Today, the U.S. Department of the Treasury’s Office of Foreign Assets Control (OFAC) sanctioned Ekaterina Zhdanova, a Russian national, for her role in laundering and moving funds using virtual currency on behalf of Russian elites. This action aims to close loopholes that allow the Russian state, its proxies, and oligarchs to leverage virtual currency to offset the impact of international sanctions.
Under Secretary of the Treasury for Terrorism and Financial Intelligence Brian E. Nelson stated, “Russian elites, ransomware groups, and other illicit actors sought to evade U.S. and international sanctions, particularly through the abuse of virtual currency. We remain focused on safeguarding the U.S. and international financial system against those who seek to exploit this technology.”
Zhdanova is a key gateway to the international financial system for Russian elites and ransomware actors. In March 2022, she assisted a Russian client in transferring over $2.3 million into Western Europe through a fraudulently opened investment account and real estate purchases.
Her services allow Russian individuals access to Western financial markets, in spite of U.S. and international prohibitions. Zhdanova utilizes entities that lack Anti-Money Laundering/Combatting the Financing of Terrorism (AML/CFT) controls, such as OFAC-designated Russian cryptocurrency exchange Garantex Europe OU (Garantex).
Zhdanova also uses traditional businesses and virtual currency to facilitate large cross border transactions. In one instance, she moved over $100 million on behalf of a Russian oligarch to the United Arab Emirates. Additionally, she provided United Arab Emirates tax residency services and possibly participated in obfuscating identities.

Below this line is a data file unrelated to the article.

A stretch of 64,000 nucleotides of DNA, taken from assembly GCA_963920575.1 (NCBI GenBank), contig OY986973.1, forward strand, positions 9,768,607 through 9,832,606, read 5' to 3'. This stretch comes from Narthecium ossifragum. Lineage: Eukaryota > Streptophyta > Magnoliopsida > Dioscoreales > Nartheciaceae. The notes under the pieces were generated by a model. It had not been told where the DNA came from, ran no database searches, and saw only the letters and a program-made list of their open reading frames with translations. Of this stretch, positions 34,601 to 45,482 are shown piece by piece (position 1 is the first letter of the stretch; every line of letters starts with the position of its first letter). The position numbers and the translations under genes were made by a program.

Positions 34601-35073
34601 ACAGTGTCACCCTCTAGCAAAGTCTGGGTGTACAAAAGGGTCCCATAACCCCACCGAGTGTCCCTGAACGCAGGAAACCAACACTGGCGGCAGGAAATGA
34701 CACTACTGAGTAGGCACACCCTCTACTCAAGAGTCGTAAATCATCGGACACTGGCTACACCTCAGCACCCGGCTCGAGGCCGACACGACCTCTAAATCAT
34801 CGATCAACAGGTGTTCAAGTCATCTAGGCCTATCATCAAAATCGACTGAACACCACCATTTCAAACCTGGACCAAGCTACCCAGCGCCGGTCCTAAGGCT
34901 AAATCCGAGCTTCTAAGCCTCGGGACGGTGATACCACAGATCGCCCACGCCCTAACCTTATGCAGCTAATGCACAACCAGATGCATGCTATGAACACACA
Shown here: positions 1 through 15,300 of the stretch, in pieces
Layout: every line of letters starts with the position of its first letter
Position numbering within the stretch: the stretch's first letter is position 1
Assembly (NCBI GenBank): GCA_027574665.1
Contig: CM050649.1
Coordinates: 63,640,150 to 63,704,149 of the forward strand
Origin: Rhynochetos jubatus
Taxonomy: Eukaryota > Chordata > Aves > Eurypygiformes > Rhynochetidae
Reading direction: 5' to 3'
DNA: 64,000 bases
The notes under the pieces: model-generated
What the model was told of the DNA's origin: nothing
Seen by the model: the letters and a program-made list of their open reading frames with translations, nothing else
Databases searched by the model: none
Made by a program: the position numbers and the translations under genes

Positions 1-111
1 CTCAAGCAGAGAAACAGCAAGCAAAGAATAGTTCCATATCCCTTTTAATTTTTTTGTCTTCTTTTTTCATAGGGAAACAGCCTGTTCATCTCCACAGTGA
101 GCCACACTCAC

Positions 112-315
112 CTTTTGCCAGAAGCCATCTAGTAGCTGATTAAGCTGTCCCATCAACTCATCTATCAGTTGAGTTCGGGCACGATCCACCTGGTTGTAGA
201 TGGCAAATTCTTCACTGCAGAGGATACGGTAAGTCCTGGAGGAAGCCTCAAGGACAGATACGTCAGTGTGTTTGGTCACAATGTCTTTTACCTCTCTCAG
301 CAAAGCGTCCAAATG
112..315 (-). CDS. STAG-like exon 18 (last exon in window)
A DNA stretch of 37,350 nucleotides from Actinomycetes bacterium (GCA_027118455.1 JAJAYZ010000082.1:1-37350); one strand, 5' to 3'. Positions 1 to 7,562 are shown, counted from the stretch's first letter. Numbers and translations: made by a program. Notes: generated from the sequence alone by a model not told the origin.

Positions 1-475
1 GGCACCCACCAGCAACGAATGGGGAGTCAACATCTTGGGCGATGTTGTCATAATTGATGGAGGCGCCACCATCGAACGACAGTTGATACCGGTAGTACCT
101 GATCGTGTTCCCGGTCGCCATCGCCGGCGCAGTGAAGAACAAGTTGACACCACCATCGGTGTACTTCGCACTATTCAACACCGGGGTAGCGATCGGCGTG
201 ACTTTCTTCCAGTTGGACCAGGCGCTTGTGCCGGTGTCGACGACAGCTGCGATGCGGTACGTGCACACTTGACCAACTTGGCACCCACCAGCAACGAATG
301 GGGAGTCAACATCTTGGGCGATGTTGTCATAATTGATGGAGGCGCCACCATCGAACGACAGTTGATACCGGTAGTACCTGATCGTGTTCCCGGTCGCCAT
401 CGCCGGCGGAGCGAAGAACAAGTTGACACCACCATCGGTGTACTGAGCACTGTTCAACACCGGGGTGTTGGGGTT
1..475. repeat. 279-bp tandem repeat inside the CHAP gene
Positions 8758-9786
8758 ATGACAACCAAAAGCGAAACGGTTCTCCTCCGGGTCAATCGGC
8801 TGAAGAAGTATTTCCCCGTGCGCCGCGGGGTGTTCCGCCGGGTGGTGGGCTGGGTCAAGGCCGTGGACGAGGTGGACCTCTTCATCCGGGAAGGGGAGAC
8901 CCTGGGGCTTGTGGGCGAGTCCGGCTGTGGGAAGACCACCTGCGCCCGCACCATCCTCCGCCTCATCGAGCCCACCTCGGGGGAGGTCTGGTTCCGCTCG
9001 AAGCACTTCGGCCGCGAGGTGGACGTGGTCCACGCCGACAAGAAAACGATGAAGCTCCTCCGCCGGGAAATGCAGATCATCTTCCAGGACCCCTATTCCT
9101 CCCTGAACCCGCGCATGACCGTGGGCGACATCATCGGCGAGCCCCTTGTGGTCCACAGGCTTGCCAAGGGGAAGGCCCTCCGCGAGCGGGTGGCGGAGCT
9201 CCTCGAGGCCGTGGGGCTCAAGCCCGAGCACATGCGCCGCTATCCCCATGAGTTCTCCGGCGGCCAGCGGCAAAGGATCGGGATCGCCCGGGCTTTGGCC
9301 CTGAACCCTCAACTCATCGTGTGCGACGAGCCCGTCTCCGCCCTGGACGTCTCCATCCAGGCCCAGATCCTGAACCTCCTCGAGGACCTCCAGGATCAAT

She has also laundered over $2.3 million of suspected victim payments on behalf of a Ryuk ransomware affiliate. Ryuk has targeted thousands of victims worldwide, including in the United States.
As a result of OFAC’s action, all property and interests in property of Zhdanova that are in the United States or in the possession or control of U.S. persons are blocked. Financial institutions and other persons that engage in transactions or activities with the sanctioned entity may expose themselves to sanctions or be subject to an enforcement action.
OFAC’s ultimate goal of sanctions is not to punish, but to bring about a positive change in behavior. The power and integrity of OFAC sanctions derive not only from its ability to designate and add persons to the SDN List, but also from its willingness to remove persons from the SDN List consistent with the law.
For more information, see OFAC’s Updated Advisory on Potential Sanctions Risk for Facilitating Ransomware Payments, OFAC’s Sanctions Compliance Guidance for the Virtual Currency Industry, and OFAC’s Frequently Asked Question 897.